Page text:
Objectives: The aim of this study was to examine attendance rates at an outpatient autism center and explore what factors influence whether patients NS or PC for appointments.
Methods: Longitudinal data from eight hundred and twelve children ages five months to seventeen years (M=7y) were used for this study. Appointment data from 2003 to 2009 were gathered from the local scheduling information system and additional demographic information was collected from a research registration form. A random effects logistic regression model was employed to examine predictors of patient absenteeism. This approach is most useful when making inferences about individuals rather than population averages, given the heterogeneity of our sample (overall r2=.01). Time-dependent predictors included provider type, patient age, academic semester, wait time, and appointment time. Static demographic predictors included race/ethnicity, gender, distance from the clinic, and history of medical assistance, serving as a proxy for low family income. Separate models were developed to independently examine our dependent variables: NS and PC.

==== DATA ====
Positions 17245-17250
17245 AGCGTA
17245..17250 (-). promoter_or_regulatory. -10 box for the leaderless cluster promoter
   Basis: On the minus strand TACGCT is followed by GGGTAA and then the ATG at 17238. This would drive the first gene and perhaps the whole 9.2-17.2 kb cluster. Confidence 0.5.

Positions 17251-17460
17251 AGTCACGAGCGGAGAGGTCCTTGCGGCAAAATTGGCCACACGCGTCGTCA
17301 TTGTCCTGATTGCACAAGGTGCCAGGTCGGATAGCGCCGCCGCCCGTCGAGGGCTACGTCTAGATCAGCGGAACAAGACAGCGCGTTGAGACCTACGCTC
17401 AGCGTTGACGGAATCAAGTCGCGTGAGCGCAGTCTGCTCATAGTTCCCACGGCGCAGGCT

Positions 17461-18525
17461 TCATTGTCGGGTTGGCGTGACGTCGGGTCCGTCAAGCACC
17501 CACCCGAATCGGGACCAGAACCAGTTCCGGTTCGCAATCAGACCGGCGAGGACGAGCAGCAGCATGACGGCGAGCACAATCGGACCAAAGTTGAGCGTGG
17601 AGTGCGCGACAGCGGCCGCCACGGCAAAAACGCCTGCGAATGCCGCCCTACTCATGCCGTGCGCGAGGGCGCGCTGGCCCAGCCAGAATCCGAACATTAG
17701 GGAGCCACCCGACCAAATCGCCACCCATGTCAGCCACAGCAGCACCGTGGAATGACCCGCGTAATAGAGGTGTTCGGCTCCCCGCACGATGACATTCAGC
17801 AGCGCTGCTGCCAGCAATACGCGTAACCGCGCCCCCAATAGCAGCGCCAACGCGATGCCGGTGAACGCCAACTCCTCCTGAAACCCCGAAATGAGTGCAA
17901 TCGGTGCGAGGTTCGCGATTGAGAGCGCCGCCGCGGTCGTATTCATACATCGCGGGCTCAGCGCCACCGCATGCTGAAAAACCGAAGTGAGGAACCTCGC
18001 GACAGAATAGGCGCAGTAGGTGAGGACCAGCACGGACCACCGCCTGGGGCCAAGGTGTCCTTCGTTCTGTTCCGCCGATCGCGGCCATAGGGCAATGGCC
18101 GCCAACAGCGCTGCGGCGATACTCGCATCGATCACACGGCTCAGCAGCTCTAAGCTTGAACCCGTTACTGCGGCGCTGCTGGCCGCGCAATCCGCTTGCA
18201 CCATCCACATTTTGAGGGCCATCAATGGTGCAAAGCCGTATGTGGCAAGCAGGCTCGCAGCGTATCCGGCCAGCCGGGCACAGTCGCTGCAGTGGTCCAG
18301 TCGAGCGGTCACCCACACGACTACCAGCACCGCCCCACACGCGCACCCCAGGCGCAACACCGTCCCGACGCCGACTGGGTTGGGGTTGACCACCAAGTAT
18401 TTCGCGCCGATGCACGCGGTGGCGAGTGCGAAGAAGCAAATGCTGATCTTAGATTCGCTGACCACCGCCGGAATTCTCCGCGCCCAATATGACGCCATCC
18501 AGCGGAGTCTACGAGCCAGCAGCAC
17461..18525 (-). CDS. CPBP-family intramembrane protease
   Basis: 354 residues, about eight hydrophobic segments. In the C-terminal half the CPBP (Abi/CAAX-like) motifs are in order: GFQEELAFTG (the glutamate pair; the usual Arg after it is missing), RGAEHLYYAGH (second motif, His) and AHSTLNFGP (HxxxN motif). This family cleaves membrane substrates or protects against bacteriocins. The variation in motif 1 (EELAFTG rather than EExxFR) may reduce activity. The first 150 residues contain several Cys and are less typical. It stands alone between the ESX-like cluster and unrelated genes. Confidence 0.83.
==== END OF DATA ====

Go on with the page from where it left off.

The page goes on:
Results: A total of 14,714 appointments were analyzed (M=108, p50=40, Max=1062), of which 1,470 (12%) were NS and 991 (8%) were PC. Receiving medical assistance (OR 1.78), non-white families (OR 1.49), wait-time beyond 60 days (OR 1.25), winter school semester (OR 1.26), and having a non-evaluation appointment type (OR 2.36) increased the risk of NS. Having an appointment with an MD (OR .54), female children (OR .71), and a wait time less than 60 days (OR .73) decreased the likelihood of NS (all p<.05). Having a child older than 8 years of age (OR 1.32), living further than 10 miles from the clinic (OR 1.34), non-white families (OR1 .47), a wait time beyond 60 days (OR 1.59), an evening appointment time (OR 1.26), and an appointment with an OT (OR 1.46) increased the risk of PC. An appointment with an MD (OR .53) or psychologist (OR .57), and an appointment during the spring semester (OR .80) was protective (all p<.05).
Conclusions: To our knowledge, this is the first study to investigate rates and predictors of patient absenteeism at an outpatient autism center. This data identifies numerous child, family, and clinic factors associated with both NS and PC. These data hold important implications to the prospective design of interventions seeking to reduce this burden.